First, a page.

At David Mancuso's Loft parties, I discovered how amazing music could sound. The first time I walked in, I saw a big wooden dance floor surrounded by ten Klipschorns wedged into false corners, the speakers' mid/high drive-units elevated above head height. There were Mark Levinson electronics, and two Mitch Cotter turntables with Fidelity Research tonearms and Koetsu Onyx cartridges. At the time, I didn't know what the hell all of this was, but it looked incredible—and sounded even better! I stood in the center of the dance floor and immersed myself in a musical world of the Orb, Jimi Hendrix, the Blackbyrds, Giorgio Moroder, the Clash, New York house, Detroit techno, and more. The music surrounded me, coursed through me, and I heard things I had never heard before.

The Loft's system was (and is) not purely audiophile: there's a splitter from the preamp to the numerous channels, and the side channels are delayed approximately one millisecond per foot. It can be described as a hi-fi married to an early prototype for a club PA. (David began his parties in 1970.) I was hooked, and David became a mentor. Soon after, he entrusted me with not only playing music for the most discerning dancers in New York City, but also with playing records on his Koetsus. Once, after finishing a 12-hour set that ended at noon, I worked a full day at the record shop Dance Tracks. Oh, the glory of youth.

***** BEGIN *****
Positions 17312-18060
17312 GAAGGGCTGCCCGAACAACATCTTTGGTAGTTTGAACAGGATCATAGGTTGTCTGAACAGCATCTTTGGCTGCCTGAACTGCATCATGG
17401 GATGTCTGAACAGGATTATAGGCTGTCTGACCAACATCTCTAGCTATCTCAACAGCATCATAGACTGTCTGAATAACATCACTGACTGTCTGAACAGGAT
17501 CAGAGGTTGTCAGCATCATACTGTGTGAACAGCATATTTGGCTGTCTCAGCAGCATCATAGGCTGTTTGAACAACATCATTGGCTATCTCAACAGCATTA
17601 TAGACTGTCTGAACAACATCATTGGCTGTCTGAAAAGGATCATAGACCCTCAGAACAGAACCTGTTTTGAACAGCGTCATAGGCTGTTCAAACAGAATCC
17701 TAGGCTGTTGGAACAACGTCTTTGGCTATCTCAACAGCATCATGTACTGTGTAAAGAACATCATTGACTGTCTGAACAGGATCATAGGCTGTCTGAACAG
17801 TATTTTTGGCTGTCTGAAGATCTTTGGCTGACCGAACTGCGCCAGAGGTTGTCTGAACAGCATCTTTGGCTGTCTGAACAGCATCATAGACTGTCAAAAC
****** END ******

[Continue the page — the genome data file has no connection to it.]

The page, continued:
When I moved to London, I was in demand as a DJ, spinning and mixing vinyl at clubs all over the world. I would play the cool and credible dance music I'd discovered to a small but packed underground party in Kagoshima, Japan, or to a 10,000-capacity amphitheater in Florence, Italy. However, I was unimpressed with many of these clubs' PAs, and frustrated that dancers had grown used to settling for less. So I teamed up with a couple of friends, took out a business loan, and bought equipment similar to the Loft's for our own Lucky Cloud parties in London. My husband and I stored two of the Klipschorns (which dominate our tiny cottage living room), and, after deciding that we needed to up our game, invested in Quad monoblock amplifiers, a Mark Levinson ML-1 preamp, a Nottingham Analogue Ace Space Deck turntable, and a Koetsu Rosewood cartridge.

It sounded sweet, and when friends came over for Sunday lunch, I asked which of their favorite albums they'd like to hear from my extensive collection. I was hoping they would hear it in finer detail and have a deeper listening experience. One friend asked for Brian Eno's Another Green World. After he'd listened to it in its entirety and been appropriately blown away, I turned to him and said, "It's like a classic-album Sunday." Voilà! It was time to communicate this experience on a larger scale.

I feel spiritually rich from a lifetime of sharing music, especially through playback on quality hi-fis—fans should have a more immersive listening experience. And when people scream with joy from a record I play at a Lucky Cloud party, or shed tears when they hear an album at a Classic Album Sunday, it makes the endeavor worthwhile.

Thanks for listening.

Lofty's picture

Great article. A tip of the hat to Ms.Murphy who brings into this hobby a sense of youth, vigor, excitement, and above all, fun! All to often audiophiles descend into snobbishness: dwelling on micro-points of difference that polarise rather than unite.